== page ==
Page:Pre-Aryan Tamil Culture.djvu/30

From Wikisource
Jump to navigation Jump to search
This page has been validated.


the Stone Age Tamils did not worship Indiran but another God of the same name and the same functions. The theory becomes more absurd if, with European scholars, it is held that Indra the God par excellence of the monsoon area was at first the God of the non-monsoon tracts outside India, that he was then taken into Northern India by Aryan emigrants and lastly, after a few thousand years' stay there, he leisurely migrated to the marudam region of Tamil India, where he was being worshipped by the people for many thousand years, previously by some name unknown, which name was suddenly extirpated without a trace by the newly imported name. (3) The South Indian Indiran-cult was in every one of its details and practices utterly different from the Vedic Indra-cult as pointed out above. (4) If South India borrowed Indiran from the Āryas, there is no reason why he should have his jurisdiction suddenly contracted and why he should be confined to the marudam region and should not have extended to all regions as it did in India north of the Vindhyas. On the contrary when the Arya concepts spread in South India along with the migration of Brāhmaṇas to the south of the Vindhyas, the functions of the Aryan Indra were added on to the Indiran of the Tamils, who was thenceafter called Vēndan,[1] King of the Gods. It is more reasonable to consider that the Indiran of the marudam became also the King of the Gods after the contact of the Tamils with the Āryas than that the extent of his empire was diminished by his invasion of South India. (5) If South India borrowed Indiran from North India, there is no conceivable reason why the ploughmen alone should borrow the God and not the people of other regions, such as neydal and mullai. (6) The South Indian worship of Indiran was not conducted by an expert caste as in North India. It is inconceivable that as soon as the Brāhmaṇas brought the Indra-cult to South India, they resigned their priestly functions with regard to this deity and his worship became a popular institution in which all castes and both sexes could take part. The Brāhmaṇa-rites and the old Tamil rites have not become mixed up though Brāhmaṇas have wielded supreme religious power in South India for 2,000 years, and though the two have co-existed for 2,000 years. Is it not then absurd to hold that at one moment in the past Indra-rites of North India became inextricably blended with Tamil rites. (7) The worship in each of the five regions consisted primarily in ritual dancing, peculiar to each region. This was accompanied by the singing of tunes, paṇ, special to each tract. There was also a special form of yāḻ for each natural region on which the tunes of that regions were played. In such worship. all people, whatever their status, took part, whereas in northern India, even during the performance of royal yajñas, such as Rājasūyam, Kings could not enter the yajña śālā except on one solitary occasion when they were temporarily invested with the rank of a Brāhmaṇa and allowed to make one āhuti, offering, in the fire nearest to the gate of the sacrificial hall. How the worship in which the Brāhmaṇa oligarchy alone could officiate could suddenly become a democratic institution it is impossible to conceive. (8) Convincing etymologies of the names of the Gods Krishṇa, Indra, and Varuṇa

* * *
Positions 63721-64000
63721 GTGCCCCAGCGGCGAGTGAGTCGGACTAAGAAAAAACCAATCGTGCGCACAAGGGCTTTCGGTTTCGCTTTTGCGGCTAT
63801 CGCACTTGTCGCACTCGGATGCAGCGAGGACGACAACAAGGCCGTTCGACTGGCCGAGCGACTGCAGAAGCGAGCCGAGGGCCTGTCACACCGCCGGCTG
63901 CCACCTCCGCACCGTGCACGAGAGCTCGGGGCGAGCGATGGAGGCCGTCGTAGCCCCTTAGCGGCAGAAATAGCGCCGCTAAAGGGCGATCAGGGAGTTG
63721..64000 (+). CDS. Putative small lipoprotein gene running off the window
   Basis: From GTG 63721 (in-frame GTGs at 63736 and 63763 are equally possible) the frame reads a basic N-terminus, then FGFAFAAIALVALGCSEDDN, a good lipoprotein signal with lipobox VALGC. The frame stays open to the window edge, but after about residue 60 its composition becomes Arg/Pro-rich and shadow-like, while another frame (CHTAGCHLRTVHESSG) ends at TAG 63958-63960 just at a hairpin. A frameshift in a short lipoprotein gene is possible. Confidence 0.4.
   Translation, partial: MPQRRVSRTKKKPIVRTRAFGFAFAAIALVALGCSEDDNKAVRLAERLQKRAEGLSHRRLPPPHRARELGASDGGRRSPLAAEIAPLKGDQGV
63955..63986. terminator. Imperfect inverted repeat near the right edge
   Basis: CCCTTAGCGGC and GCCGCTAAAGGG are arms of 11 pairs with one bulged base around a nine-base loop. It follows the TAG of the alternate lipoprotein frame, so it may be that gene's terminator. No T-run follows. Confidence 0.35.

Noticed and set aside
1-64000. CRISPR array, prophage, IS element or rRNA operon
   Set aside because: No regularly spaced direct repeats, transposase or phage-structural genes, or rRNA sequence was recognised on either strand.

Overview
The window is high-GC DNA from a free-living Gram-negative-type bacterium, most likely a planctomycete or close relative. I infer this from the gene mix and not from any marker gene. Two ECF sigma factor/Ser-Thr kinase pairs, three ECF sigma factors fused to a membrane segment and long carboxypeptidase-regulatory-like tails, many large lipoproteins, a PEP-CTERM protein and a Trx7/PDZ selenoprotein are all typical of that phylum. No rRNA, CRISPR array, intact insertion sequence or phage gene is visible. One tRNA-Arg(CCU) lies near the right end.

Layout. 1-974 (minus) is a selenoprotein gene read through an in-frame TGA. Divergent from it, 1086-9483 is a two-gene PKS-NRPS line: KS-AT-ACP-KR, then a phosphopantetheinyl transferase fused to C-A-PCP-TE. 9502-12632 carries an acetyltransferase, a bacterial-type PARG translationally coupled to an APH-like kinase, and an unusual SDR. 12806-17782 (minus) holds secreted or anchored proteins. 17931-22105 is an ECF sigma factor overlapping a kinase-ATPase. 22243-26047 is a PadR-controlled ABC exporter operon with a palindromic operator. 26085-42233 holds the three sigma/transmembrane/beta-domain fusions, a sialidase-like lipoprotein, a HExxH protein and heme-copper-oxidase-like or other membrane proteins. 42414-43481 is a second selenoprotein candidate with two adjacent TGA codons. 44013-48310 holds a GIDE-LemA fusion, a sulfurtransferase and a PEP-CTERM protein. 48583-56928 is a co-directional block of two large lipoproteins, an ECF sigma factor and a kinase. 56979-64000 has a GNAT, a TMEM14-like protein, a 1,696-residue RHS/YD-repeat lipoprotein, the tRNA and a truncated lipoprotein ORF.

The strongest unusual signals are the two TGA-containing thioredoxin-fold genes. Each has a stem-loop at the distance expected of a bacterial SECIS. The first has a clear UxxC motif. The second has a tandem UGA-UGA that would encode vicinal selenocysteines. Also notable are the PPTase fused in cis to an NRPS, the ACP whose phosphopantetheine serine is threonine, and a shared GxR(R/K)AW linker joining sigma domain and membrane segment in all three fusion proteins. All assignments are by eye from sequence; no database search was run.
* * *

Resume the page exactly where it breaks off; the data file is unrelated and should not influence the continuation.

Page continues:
1. வேந்தன்.